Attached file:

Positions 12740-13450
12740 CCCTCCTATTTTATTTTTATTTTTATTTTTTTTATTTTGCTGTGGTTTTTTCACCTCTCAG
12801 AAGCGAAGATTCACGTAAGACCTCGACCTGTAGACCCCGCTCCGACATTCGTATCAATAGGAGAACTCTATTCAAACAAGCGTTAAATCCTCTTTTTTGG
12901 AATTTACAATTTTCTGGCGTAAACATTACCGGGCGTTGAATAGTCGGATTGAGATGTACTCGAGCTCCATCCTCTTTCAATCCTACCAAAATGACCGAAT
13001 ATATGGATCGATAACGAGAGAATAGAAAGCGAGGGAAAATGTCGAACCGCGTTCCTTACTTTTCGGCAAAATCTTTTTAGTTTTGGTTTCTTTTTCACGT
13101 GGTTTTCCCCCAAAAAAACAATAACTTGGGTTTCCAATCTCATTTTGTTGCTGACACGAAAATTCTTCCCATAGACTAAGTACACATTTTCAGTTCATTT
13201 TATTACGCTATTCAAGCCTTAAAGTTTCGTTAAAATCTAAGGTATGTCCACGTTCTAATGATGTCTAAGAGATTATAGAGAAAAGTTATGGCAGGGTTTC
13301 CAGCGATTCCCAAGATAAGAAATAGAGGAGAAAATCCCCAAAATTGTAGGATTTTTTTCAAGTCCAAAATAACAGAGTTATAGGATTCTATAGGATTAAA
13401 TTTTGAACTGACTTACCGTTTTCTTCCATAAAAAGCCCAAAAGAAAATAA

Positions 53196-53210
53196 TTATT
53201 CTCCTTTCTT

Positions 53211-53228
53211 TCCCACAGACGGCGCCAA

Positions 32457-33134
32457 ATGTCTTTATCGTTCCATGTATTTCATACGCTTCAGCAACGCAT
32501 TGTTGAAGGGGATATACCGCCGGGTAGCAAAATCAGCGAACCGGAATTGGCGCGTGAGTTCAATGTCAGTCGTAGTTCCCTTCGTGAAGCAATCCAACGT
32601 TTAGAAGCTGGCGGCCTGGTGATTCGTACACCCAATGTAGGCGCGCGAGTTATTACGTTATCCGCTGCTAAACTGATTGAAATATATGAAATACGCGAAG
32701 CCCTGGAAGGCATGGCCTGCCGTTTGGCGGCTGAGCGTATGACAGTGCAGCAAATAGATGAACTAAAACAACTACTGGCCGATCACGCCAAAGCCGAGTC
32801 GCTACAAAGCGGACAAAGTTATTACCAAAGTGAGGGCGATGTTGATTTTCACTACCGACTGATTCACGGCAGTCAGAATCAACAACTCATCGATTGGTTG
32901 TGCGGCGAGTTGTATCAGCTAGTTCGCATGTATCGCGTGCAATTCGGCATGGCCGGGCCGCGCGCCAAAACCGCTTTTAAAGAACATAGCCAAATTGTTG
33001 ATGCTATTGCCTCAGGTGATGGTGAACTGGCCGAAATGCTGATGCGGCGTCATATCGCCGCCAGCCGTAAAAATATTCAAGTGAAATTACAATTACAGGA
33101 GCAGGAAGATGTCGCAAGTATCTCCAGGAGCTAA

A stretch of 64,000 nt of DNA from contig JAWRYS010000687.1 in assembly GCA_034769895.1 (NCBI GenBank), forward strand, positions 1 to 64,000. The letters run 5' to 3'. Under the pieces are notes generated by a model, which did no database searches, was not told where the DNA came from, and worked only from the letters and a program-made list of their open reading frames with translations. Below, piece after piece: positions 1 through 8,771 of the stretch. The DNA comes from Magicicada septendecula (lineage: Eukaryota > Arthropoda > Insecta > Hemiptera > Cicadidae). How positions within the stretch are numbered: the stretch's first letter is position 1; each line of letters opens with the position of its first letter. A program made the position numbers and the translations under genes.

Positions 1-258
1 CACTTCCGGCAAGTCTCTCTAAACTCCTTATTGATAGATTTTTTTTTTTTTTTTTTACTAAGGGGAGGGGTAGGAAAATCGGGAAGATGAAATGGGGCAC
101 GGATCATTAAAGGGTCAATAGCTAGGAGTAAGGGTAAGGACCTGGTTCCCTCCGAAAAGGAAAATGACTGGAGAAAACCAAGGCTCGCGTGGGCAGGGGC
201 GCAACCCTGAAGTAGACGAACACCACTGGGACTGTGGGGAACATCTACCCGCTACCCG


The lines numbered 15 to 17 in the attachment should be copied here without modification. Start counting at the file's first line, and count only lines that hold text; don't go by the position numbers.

Positions 32457-33134
32457 ATGTCTTTATCGTTCCATGTATTTCATACGCTTCAGCAACGCAT
32501 TGTTGAAGGGGATATACCGCCGGGTAGCAAAATCAGCGAACCGGAATTGGCGCGTGAGTTCAATGTCAGTCGTAGTTCCCTTCGTGAAGCAATCCAACGT